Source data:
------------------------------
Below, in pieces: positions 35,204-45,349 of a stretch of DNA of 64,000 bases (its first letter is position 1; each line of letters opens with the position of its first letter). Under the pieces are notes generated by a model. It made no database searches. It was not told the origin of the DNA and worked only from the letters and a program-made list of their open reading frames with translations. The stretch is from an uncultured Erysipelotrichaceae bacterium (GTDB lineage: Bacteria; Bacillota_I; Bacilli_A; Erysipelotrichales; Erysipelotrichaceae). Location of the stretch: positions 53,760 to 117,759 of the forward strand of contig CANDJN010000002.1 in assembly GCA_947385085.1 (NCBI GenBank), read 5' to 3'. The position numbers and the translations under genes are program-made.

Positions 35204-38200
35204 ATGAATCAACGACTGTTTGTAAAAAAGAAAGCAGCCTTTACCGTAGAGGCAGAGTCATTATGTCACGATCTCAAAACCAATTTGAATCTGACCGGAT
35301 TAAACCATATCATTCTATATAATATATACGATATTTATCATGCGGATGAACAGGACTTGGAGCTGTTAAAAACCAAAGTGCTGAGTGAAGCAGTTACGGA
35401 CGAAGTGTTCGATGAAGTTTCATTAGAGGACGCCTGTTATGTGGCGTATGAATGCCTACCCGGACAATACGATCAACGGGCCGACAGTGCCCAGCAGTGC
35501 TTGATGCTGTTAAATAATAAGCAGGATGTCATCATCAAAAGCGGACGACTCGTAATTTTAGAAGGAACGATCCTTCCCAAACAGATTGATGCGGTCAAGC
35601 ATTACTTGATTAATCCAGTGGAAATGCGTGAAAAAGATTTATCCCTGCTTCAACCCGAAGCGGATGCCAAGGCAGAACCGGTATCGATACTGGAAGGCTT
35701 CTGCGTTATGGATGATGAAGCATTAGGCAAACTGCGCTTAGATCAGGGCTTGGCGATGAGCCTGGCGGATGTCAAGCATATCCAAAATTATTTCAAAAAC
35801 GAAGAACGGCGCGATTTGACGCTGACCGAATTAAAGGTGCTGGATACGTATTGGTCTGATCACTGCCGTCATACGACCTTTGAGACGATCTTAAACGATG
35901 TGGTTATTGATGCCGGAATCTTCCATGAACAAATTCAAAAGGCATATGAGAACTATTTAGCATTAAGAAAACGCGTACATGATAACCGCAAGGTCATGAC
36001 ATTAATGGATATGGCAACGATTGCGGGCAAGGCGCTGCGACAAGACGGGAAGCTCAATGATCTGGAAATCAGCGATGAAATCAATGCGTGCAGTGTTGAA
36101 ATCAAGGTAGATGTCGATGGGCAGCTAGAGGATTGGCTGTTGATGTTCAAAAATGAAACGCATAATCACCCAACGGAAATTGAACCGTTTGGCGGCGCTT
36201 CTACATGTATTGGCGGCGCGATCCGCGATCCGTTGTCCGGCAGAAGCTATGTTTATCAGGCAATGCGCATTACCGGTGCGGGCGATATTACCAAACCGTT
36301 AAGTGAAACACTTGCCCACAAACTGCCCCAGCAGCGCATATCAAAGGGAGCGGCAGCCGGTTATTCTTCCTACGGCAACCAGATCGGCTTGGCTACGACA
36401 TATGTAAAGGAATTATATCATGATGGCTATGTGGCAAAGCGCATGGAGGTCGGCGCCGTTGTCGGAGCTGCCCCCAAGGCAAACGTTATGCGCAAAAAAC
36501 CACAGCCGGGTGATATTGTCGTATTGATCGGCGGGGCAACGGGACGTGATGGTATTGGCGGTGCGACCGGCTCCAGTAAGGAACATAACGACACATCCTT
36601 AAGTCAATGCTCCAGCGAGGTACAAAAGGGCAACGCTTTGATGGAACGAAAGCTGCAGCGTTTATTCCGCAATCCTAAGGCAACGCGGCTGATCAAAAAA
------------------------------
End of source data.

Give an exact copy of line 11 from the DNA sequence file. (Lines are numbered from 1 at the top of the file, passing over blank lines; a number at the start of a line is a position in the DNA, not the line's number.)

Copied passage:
36001 ATTAATGGATATGGCAACGATTGCGGGCAAGGCGCTGCGACAAGACGGGAAGCTCAATGATCTGGAAATCAGCGATGAAATCAATGCGTGCAGTGTTGAA